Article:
*Apologies for the above typos, my phone is difficult to type on.
At any rate, Mikel, I strongly suggest you have a chat in person with Dr. Williams if you are so adamant that the findings are incorrect. I suspect you will find yourself in a situation much like those who bring a knife to a gun fight 😉
First, you said, “As you are not a professor of psychology.” Please look at the beginning of Dr. South’s blog post and then scroll down to the bottom and read his complete bio. Dr. South is a PhD psychologist and has a clinical practice.
Second, you said, “Dr. Williams, a top psychology professor…” Let’s look at BYU’s Psychology Department:
Regarding Dr. South it states:
“Clinical Psychology, Cognitive & Behavioral Neuroscience, Developmental Psychology.”
Regarding Dr. Richard Williams, it states:
“Wheatley Institution Director”
Does Dr. Williams even teach psychology anymore? I mean, it’s weird that what would be listed on BYU’s Psych Departments’ website would have nothing to do with Dr. Williams’ psychology credentials, but instead would mention that he is the founder and director of the Wheatley Institution. Bizarre.
For those readers who don’t know what the Wheatley Institution is, here is a link: http://wheatley.byu.edu
It has zero to do with psychology.
Interesting side note, Dr. Ryan Anderson, who is quoted in the Mormon Women Stand blog post to which Dr. South is responding, spoke at the Wheatley Institution the very day that this blog post by Dr. South came out. (https://news.byu.edu/calendar/32087)
Third, you missed a major point of Dr. South’s critique. The New Atlantis is not publishing science. It is not a peer-reviewed journal. Published science comes in peer-reviewed journals. Dr. Williams knows this and so shame on him for endorsing a non-science journal as if it is science. That sounds like propaganda to me.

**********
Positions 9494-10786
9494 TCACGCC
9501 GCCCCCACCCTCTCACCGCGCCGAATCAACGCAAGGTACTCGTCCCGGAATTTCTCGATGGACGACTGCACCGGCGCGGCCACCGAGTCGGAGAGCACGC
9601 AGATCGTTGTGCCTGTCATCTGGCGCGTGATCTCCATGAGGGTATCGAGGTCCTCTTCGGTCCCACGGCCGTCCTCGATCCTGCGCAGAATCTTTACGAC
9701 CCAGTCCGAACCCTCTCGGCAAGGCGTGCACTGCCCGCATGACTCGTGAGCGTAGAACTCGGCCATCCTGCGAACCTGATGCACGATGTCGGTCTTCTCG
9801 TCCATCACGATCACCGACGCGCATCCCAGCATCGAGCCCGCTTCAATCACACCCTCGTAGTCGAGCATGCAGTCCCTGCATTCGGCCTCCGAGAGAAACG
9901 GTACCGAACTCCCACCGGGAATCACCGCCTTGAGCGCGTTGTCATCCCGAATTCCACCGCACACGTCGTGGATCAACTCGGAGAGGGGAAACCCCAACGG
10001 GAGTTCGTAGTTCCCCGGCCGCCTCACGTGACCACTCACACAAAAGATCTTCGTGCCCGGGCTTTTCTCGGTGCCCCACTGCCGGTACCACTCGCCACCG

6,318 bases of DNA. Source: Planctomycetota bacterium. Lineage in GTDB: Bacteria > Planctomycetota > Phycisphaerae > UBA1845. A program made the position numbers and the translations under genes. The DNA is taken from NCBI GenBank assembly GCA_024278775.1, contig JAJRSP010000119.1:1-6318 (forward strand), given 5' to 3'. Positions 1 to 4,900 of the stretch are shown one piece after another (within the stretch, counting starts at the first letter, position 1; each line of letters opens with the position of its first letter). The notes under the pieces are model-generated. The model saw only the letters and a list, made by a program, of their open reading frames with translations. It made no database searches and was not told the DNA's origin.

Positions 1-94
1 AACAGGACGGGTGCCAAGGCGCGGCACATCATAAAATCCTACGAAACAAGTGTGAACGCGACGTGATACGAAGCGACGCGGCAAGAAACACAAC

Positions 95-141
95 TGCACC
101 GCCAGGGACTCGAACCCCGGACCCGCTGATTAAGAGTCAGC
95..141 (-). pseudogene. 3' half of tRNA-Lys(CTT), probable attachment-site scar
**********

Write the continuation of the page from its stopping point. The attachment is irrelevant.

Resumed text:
Fourth, if you are going to refer to Richard Williams as “Dr. Williams,” you should refer to MIkle South as “Dr. South.”
Lastly, since you are handing out advice with regards to reading science, sink your teeth into this review of the scientific literature about LGBTQ suicides – which, interesting enough, contains a study from BYU because it’s important to look at ALL the data we can and not cherry-pick.
I am not going to get into a war of words on this topic. I have already succinctly stated my reasons for dismissing those conclusions and I don’t back off any of them. Most important of the concerns is the increased potential for intolerance and harm against our LGBT+ brothers and sisters . But I want to offer a quick summary of some of the issues at hand:
1) No matter how much the New Atlantis authors, and their buddies, justify their conclusions from the data they reviewed, one cannot overlook the fact that they left out many important studies that do not support their views. I wholeheartedly support “following the data.” But that means following ALL the data. Cherry-picking findings violates a fundamental standard of science and resulting interpretations cannot be taken seriously. Those tempted by their repetitive boasts regarding how many studies they reviewed, should also ask about how many they left out.
2) As an active researcher of mental health concerns and as an active practicing clinician and as a believing Christian, I am most concerned about the welfare of individuals and families. I will oppose perceived threats to that welfare with as much vigor as I have.
Perhaps this would be a good place to get an educated response to a question I’ve had for a while, which is: If is is agreed that pedophiles have a strong, inherent sexual attraction to children which is very difficult, and sometimes impossible, to alter, why don’t we acknowledge pedophilia to be a natural, biologically based “orientation”, rather than a condition in need of treatment? Putting the object of the attraction aside and applying the same standard of “scientific” evaluation, wouldn’t both inclinations be unassailable as a biologically based preference?
SoHoMojo, we all know it’s gross to compare LGBT people to pedophiles.
That said, if pedophilia is an “orientation” I am open to using reparative therapy on pedophiles because what they do can harm people for the rest of their lives. Reparative therapy is dangerous and often doesn’t work, but if it’s being used to save a child it is definitely worth it.
I am not open to using reparative therapy on LGBT people because what we we do harms nobody, and so the risk isn’t worth taking.
This is why I find the whole “born this way” debate kind of silly. Because honestly speaking, it doesn’t really matter if we’re born this way or not. It doesn’t matter if we can control ourselves or not. There’s literally nothing wrong with loving another adult, even if you think some god-magick leaves you when you do.